As always Master Books has another great resource for those who want to know or teach their children the beauty of God’s night sky using creation from the Bible and with beautiful imagery and text.  You don’t have to be an astronomer or even know all the constellations to enjoy the beauty and majesty that is the heavens of the night sky – looking up into it and seeing all the stars and the moon and even the occasional planet makes one imagination come alive.  If you’re studying astronomy, getting ready to or just have an interest in it then The Stargazer’s Guide to the Night Sky is just the resource you’ll want to have on hand, great for the beginner or the advanced ‘stargazer’.  There are twelve chapters everything from motion in the sky for basic and advanced people, celestial events to astrophotography, and more including an introduction, and afterword and an index will make this well worth the investment.

 

The pictures are beautiful and stunning through the whole book, I can only imagine what it would look like if I had a physical copy over the electronic format of the book.  I really enjoyed the first chapter which is the “motions in the sky – basic” because it gave me a way to use a quick method for measurements while star gazing – you know those charts that use degrees to tell you how to find a star, constellation or planet?  Using certain fingers and hand measurements will give you and idea of the degree measurements, which will not make it much easier to find those celestial events that we usually miss out on because we can’t find the correct degree.

 

The amount of information in this book could easily launch you or your child into an in depth study of astronomy.  Written from a creation viewpoint and distinctly Christian there won’t be things you’ll have to omit or research more information because it’s all there for you – I wish I had had this book when we studied astronomy a few years back, but now that I do I will add it back in when we study the stars again.

 

**I was given an e-copy of this book from New Leaf Publishing in exchange for my honest review, no other compensation was given.

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American History: Observations & Assessments from Early Settlement to Today (and teachers’ guide) by James P. Stobaugh


 

I’m a history buff, I love reading and watching about history.  Give me a history book, whether it’s a book or textbook, and I’ll sit for hours (or as long as my children allow) and read.  I had the chance to review the American History text and teacher’s manual by James P. Stobaugh which is written for the 10th grade student and I must say I can’t wait until I have a 10th grader!  Not really, I’m not rushing my children to grow but this is such a wonderful history curriculum – I enjoyed just reading through it on my own and I learned stuff that I hadn’t been taught in public school – never ceases to amaze me how much revisionism I was exposed to.

 

This is divided into 34 chapters which amounts to 34 weeks of study for the student, within each each chapter are 5 lessons – I don’t know if highschoolers have to do school five days a week but if you only school for four I’m sure this can be altered to fit your family’s schedule.  Each lesson should take between 20 and 30 minutes to complete with the included reading and the critical thinking questions, some open ended, some not.  At the end of each week the student will take an exam over what was learned that week.  Even though I don’t have children in this grade, I appreciate that this course work is to be completed independently with the parent checking and grading the work turned in.  All responsibility falls on to the student to complete the work given in the time frame allowed.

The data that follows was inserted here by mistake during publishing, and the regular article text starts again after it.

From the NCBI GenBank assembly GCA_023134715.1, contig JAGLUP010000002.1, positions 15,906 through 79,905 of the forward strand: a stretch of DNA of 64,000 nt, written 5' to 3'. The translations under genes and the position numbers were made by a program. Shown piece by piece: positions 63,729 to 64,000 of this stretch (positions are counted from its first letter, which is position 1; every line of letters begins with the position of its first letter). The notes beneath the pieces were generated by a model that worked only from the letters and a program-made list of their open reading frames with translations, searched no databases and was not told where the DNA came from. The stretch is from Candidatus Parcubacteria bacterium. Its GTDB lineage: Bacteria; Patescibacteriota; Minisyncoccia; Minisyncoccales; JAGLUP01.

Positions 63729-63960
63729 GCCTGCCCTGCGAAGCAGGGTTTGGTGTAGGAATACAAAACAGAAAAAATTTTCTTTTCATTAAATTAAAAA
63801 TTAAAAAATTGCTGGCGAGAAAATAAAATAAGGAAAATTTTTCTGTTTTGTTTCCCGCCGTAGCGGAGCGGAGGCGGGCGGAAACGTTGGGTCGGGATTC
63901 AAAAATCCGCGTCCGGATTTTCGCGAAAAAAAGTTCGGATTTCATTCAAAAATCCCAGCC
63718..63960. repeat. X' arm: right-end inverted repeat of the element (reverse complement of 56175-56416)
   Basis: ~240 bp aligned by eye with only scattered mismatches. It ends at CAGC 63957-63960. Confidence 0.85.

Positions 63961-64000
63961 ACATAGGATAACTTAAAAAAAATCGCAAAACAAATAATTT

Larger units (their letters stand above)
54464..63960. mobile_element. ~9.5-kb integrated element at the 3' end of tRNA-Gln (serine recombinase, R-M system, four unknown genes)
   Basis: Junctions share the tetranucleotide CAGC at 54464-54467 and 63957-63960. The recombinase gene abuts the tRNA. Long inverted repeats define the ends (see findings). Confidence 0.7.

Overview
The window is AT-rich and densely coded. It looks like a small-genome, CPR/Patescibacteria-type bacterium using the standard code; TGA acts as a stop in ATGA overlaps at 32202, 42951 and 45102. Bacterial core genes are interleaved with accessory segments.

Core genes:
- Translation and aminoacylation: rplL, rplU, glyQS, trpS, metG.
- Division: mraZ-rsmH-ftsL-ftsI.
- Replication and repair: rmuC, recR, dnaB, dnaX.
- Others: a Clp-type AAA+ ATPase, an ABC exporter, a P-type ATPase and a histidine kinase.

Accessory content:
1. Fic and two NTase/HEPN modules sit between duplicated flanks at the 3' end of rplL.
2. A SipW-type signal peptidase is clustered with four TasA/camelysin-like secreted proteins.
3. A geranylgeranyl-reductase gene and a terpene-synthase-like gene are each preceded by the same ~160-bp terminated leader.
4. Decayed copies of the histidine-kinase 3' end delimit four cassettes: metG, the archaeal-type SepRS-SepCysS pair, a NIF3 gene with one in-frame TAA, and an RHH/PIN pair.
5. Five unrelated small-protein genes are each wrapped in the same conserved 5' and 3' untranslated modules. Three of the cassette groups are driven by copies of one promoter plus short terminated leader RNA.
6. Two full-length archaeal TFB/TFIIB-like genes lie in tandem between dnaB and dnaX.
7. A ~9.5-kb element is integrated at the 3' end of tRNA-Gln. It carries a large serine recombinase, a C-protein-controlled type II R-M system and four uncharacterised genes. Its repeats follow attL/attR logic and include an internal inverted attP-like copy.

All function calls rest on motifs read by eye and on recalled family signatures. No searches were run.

You’ll find a lot of information in the text of the student book such as:

  • narrative background
  • critical thinking questions
  • concepts/generalizations
  • history maker
  • historiographies or historical debates
  • world view formation
  • history and world view overview

 

The only other items the student will need on a daily basis is a notepad for the writing assignments and a pencil or pen.  Your student (or yourself) will go through the “Natives of the New World” through the “Civil War” and the “War on Terrorism” – they will get an well rounded education of the history of the United States of America before she was the United States and beyond – based on a Biblical, non-revisionist text.  James P. Stobaugh and his wife have home educated their four children since 1985.

 

The teacher’s manual will making grading your student’s work much easier and faster with the choice to grade weekly or daily.  The student questions are wonderfully organized at the back for ease of use in testing as well as reviewing.  I really like the teacher’s manual gives a brief overview of the chapter in the first thoughts area and then an outline of the learning objectives complete with what questions/assignments go with each.  This makes it very teacher friendly and helps in the teaching if the teacher doesn’t have time to read through each lesson first.